Rapidly changing and often hostile policy environments challenge RACS staff and solicitors attempting to generate certainty for asylum seekers.
Sarah Dale has a knack for remembering her clients – their names, dates of birth, countries of origin, and stories of escape. But as Principal Solicitor at the Refugee Advice and Casework Service (RACS), it’s not the memories of those she helped get a positive outcome that stick with her; it’s the clients who had their applications refused.
“With people who have been granted a visa, you can breathe out and say, ‘Thank goodness’,” says Dale. “But the stories that remain most in my mind are those who are refused. You get a lump in your throat when you hear the outcome because suddenly you’re wondering whether there was more you could have done and where they’ll go now.”
Changes to Australian migration law mean Dale isn’t able to relax even if a visa is granted, because there are no longer permanent settlement options for some refugees. “With temporary protection visas and safe haven enterprise visas, we’re only breathing out for three years as we expect to see the clients again when they reapply for another temporary visa,” says Dale. “It’s a real shift in mentality for us as lawyers.”
RACS is one of the largest community legal centres in Australia. For 30 years, the organisation has provided free legal advice to refugees and people seeking asylum in Australia. The service has a team of about 25 lawyers and 10 support staff.
Former Justice of the High Court of Australia Michael Kirby and the former president of the Australian Human Rights Commission, Professor Gillian Triggs, became the patrons of RACS in October. At the time Kirby said, “We can go to great conferences, and we can talk forever about the rule of law, but the test of it comes when you’re dealing with the most vulnerable.”
Dale has been RACS’s permanent Principal Solicitor since 2017 after working for four years as RACS’s Child Specialist Lawyer, responsible for assisting unaccompanied children.
Aged 30, she is emblematic of the organisation. More than 85 per cent of the staff is under 35 and the legal team is 75 per cent female. They run clinics, visit detention centres, and engage in policy work, including Senate submissions.
“Fundamentally, we’re lawyers whose job it is to ensure people put their best case forward, to preserve a person’s rights to apply, and to ensure their rights are upheld in that process,” says Dale.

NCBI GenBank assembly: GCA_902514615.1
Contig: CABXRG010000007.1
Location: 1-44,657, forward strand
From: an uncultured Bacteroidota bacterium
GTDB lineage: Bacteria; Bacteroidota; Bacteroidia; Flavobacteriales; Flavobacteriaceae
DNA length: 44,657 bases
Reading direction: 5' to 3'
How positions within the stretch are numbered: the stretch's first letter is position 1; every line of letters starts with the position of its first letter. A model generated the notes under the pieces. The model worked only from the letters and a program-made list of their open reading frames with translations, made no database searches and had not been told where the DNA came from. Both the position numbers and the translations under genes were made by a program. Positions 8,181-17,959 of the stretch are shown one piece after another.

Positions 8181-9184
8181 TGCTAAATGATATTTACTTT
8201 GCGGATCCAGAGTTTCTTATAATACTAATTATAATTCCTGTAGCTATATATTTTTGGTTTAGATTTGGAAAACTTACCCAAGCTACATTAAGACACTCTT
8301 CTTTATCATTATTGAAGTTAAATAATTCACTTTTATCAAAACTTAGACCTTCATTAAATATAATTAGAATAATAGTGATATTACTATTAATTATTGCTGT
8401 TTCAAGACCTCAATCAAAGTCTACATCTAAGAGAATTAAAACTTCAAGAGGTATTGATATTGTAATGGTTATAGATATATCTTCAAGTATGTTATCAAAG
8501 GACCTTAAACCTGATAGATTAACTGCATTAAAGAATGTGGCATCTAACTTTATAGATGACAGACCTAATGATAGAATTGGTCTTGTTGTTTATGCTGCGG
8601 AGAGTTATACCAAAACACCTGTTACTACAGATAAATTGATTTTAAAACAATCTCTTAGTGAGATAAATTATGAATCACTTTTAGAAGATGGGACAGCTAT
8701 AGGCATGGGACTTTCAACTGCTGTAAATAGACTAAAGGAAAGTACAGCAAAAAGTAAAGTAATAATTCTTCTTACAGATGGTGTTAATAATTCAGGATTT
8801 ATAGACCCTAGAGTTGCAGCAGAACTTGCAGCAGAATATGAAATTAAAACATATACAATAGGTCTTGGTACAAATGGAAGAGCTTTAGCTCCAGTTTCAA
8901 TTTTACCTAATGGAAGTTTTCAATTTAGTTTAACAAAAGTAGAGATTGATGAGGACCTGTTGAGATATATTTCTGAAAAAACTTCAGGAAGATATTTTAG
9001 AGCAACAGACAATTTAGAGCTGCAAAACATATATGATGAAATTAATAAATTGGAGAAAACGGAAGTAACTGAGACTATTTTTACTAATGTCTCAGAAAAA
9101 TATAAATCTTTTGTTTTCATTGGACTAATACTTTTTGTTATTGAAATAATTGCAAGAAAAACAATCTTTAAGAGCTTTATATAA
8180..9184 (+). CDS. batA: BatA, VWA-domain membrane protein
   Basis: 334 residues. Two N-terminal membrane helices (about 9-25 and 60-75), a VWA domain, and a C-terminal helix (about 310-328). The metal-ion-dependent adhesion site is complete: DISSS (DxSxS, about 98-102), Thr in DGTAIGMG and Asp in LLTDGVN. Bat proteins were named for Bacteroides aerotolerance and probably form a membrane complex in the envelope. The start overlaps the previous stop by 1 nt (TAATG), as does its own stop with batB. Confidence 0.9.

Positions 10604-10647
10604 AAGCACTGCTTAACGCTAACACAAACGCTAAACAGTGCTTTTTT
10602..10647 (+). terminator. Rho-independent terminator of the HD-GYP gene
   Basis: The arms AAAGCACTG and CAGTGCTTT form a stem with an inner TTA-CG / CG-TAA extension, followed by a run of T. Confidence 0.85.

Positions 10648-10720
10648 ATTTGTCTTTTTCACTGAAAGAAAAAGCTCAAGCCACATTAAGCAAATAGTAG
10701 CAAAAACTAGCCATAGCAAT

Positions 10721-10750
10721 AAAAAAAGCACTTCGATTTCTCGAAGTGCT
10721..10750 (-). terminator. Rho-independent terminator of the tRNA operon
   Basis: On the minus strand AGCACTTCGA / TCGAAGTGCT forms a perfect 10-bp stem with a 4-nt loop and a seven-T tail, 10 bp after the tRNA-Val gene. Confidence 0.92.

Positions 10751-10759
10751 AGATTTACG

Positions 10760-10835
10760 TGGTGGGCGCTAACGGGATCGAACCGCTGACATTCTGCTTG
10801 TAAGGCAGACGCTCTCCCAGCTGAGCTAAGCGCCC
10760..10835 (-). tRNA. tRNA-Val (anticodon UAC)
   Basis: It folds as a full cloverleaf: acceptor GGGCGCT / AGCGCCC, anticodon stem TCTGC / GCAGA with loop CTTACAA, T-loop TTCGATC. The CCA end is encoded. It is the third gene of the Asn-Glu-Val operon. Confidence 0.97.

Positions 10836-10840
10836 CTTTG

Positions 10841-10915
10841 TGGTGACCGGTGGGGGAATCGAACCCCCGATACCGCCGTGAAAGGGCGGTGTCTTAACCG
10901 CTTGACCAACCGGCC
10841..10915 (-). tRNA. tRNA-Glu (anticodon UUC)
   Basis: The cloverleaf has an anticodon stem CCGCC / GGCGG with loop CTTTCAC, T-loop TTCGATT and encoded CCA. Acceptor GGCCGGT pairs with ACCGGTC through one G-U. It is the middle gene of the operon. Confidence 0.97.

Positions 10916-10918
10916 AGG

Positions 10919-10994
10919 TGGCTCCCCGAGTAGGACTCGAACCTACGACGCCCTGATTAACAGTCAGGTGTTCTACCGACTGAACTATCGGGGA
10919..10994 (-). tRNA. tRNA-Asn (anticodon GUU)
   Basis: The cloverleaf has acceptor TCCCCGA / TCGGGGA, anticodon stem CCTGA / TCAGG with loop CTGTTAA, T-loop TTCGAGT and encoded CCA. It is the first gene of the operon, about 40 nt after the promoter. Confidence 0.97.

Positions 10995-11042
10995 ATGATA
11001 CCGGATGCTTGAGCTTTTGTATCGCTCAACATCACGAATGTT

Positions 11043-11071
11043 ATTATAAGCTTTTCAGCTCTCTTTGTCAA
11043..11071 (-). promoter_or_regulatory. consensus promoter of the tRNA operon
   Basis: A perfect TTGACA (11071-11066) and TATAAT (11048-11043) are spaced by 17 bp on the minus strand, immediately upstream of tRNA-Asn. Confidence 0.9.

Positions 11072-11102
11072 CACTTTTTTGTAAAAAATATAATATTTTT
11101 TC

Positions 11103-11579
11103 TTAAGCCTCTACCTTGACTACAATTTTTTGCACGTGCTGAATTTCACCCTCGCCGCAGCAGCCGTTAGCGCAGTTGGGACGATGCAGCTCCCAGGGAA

“We’re helping people with life or death situations and I constantly say I don’t know what I will do in the future that is more important than what I’m doing now.”
Dale believes not everyone who comes to Australia is owed protection, but she’s firm in her conviction that it’s RACS’s job to fight for those they believe do need protection. And she says hundreds of people owed protection aren’t being given it purely because the law has changed.
“Australia has removed itself from the 1951 Refugee Convention. We’ve now got our own domestic legislation [governing the rights of refugees],” she says. “For us, as lawyers, it’s not an issue of politics – it’s an issue of humanity and it’s about giving people a chance and helping them access their human rights.”
While there’s satisfaction in seeing the difference RACS makes, there’s little glamour in the job.
“About 95 per cent of our job is paperwork, like every other lawyer, and it’s filling in a 30-page form over and over again,” says Dale.
And with such a protean policy environment, laying out a strong strategic map for the future can be fraught.
Thulasi Wigneswaran knows this only too well. Wigneswaran coordinates the RACS Legal Help for Refugees Clinic, which is responsible for assisting fast-track applicants who otherwise would have no access to legal assistance.
Early this year, as she was scrolling through her social media feeds on a quiet Sunday evening, Wigneswaran noticed an official announcement outlining a foreshortened deadline for an application she was working on.
“I rang my boss, Alison [Ryan], and just said,
We all grew up knowing and studying international law, now that has disappeared in Australia. And for us, as lawyers, it’s not an issue of politics, it’s an issue of humanity and it’s about giving people a chance and helping them access their human rights.